How can we reimagine our built environment while prioritizing health, equity, and accessibility? Join us for an opportunity to learn about how intentional design and operation of our buildings can impact environmental and social wellbeing. Our panel of local experts from the architecture, engineering, and facility management fields will explore how we can respond to a rapidly changing world by creating a resilient built environment for our community.
What type of spaces promote environmental health and employee health? How does our built environment intersect with equity? What will it take to create healthy buildings? Learn how we can enhance the built environment at our offices and homes.
Wellness & The Built Environment
Tuesday, October 13
Networking 8:00—8:30 & 9:30—10:00
Online Webinar, access link available upon registration.
Madison, WI – On September 17, Community Shares of Wisconsin will celebrate the work of three community leaders who are working to build a better community for all. The virtual celebration will begin on the Community Shares of Wisconsin Facebook page at 5:00 p.m. and will include stories and highlights of Change-Makers award winners as well as the volunteers, advocates, and Madison-based nonprofit organizations that have overcome challenges during the COVID crisis to work for social and environmental justice.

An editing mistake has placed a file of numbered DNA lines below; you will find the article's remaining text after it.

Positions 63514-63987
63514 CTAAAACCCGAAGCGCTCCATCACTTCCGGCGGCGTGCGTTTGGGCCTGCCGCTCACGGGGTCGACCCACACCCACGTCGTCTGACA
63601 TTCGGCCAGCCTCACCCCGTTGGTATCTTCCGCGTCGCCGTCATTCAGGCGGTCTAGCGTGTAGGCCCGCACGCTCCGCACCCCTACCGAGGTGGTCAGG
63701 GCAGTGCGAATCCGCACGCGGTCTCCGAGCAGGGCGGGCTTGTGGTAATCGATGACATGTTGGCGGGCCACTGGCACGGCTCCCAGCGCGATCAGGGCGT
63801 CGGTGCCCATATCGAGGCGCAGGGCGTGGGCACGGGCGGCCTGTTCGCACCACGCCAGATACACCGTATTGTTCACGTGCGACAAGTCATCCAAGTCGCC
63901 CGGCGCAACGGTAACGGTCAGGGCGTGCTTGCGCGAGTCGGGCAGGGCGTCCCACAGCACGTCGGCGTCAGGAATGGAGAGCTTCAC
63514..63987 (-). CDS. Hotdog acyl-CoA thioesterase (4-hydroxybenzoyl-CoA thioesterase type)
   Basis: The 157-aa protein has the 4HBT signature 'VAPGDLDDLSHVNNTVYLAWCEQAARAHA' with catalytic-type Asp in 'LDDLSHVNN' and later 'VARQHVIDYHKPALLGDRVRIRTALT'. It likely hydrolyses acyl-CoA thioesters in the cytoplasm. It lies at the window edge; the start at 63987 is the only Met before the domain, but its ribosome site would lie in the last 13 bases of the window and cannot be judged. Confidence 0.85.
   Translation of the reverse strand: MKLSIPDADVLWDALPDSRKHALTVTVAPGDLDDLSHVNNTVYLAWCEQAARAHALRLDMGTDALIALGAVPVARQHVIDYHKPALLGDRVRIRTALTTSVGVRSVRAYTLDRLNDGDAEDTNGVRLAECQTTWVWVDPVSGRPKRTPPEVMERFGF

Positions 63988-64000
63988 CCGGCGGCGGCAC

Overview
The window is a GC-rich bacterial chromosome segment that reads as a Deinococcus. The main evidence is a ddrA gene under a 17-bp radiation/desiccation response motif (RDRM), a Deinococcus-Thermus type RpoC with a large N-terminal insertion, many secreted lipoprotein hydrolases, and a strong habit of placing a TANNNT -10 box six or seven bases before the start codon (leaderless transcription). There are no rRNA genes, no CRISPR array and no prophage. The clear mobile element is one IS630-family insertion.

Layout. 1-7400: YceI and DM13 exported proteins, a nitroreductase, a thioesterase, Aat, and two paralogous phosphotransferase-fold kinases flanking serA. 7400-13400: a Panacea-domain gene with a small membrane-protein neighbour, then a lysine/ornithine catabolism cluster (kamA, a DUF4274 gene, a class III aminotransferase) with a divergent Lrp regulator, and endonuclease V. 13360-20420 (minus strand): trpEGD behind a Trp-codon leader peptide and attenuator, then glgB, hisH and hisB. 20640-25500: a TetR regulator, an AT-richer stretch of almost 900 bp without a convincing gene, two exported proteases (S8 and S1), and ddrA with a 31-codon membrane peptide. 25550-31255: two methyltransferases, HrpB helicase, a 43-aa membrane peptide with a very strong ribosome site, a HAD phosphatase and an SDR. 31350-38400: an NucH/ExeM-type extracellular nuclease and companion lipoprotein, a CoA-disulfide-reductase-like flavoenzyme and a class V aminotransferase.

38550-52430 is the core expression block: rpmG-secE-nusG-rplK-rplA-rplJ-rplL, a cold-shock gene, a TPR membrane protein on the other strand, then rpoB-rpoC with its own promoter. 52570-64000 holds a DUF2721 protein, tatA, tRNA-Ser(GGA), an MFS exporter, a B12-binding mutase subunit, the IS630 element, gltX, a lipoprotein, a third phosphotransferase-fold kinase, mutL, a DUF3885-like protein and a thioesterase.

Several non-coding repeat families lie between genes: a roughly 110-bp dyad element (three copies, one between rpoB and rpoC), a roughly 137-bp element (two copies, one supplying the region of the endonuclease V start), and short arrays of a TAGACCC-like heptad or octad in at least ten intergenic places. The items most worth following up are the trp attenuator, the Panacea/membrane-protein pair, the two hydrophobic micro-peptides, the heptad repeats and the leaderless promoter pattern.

Community Shares of Wisconsin nonprofit groups nominated the following awardees:
WGBA has combined forces with the U.S. Green Building Council (USGBC) and together we will pilot a new model for USGBC chapters and local market engagement...
For the obvious reason, the upcoming Cap Times Idea Fest won’t be the in-person, weekend extravaganza it was in its first three years.
That doesn’t mean it won’t be excellent.